(4) From the wilderness and this Lebanon as far as the great river, the River Euphrates, all the land of the Hittites, and to the Great Sea toward the going down of the sun, shall be your territory. 

(5) No man shall be able to stand before you all the days of your life; as I was with Moses, so I will be with you. I will not leave you nor forsake you. 

(6) Be strong and of good courage, for to this people you shall divide as an inheritance the land which I swore to their fathers to give them. 

(7) Only be strong and very courageous, that you may observe to do according to all the law which Moses My servant commanded you; do not turn from it to the right hand or to the left, that you may prosper wherever you go. 

(8) This Book of the Law shall not depart from your mouth, but you shall meditate in it day and night, that you may observe to do according to all that is written in it. For then you will make your way prosperous, and then you will have good success.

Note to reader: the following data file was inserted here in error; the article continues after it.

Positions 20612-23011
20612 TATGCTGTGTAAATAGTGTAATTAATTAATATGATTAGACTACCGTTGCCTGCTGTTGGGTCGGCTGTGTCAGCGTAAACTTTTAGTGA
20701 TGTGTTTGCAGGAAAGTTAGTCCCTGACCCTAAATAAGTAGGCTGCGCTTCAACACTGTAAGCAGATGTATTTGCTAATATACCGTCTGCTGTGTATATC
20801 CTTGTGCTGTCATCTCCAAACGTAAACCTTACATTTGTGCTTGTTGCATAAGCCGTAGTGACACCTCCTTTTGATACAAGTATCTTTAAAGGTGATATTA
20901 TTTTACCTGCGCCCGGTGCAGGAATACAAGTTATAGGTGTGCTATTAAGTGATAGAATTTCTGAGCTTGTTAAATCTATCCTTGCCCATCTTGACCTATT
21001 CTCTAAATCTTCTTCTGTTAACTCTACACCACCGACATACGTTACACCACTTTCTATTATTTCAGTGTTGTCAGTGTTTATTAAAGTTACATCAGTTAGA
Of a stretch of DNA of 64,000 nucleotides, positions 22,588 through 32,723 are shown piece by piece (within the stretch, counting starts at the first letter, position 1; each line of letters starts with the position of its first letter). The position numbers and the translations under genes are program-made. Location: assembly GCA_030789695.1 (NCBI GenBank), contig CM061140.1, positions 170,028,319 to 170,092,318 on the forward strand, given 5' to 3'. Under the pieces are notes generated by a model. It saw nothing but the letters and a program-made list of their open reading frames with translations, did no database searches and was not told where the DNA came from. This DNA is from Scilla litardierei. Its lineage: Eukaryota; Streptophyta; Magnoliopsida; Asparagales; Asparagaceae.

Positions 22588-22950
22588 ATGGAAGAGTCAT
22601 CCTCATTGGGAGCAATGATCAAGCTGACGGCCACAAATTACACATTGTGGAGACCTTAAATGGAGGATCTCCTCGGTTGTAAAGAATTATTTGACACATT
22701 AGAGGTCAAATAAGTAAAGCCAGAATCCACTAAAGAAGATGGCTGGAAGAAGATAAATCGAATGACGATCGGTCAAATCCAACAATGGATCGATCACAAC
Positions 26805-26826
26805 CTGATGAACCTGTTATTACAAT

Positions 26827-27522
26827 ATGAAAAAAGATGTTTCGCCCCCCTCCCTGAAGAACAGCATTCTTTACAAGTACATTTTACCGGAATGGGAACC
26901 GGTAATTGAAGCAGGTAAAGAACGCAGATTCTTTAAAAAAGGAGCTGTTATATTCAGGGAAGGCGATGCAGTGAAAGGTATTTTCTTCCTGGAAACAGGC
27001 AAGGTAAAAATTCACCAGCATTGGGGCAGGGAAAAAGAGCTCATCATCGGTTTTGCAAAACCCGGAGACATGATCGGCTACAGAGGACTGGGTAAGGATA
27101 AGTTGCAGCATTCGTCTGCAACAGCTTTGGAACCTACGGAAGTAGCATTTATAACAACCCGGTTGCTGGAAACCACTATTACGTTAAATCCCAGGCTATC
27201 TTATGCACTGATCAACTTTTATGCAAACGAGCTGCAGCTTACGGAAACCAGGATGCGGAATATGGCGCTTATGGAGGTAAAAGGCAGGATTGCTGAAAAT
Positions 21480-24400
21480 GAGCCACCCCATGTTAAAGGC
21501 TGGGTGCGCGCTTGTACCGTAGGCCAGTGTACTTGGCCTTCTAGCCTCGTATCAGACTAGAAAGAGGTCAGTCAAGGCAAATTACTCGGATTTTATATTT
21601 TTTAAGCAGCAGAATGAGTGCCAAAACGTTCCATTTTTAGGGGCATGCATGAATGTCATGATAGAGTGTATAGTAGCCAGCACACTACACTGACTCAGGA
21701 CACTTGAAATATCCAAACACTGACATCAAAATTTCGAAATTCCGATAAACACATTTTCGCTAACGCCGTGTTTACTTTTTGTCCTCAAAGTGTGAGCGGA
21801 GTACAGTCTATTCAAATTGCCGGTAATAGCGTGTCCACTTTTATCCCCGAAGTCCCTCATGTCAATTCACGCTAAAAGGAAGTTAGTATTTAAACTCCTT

(9) Have I not commanded you? Be strong and of good courage; do not be afraid, nor be dismayed, for the Lord your God is with you wherever you go.”

 Joshua 1:2-9, KJV

Moses had just passed on to his Reward, and Joshua was left in charge. He knew God’s plan was to bring the Israelites to the Promised Land, and now that responsibility fell squarely on his shoulders. His first order of business would be crossing the Jordan. Everything God was planning to do, everything He had promised, was on the other side of that river. There was no way around it—or over it. Like Moses, he was going to have to go through.

As I studied this passage, I initially thought the Lord’s commission to Joshua was simple:

Now therefore, arise, go over this Jordan, you and all this people, to the land which I am giving to them—the children of Israel. (v. 2)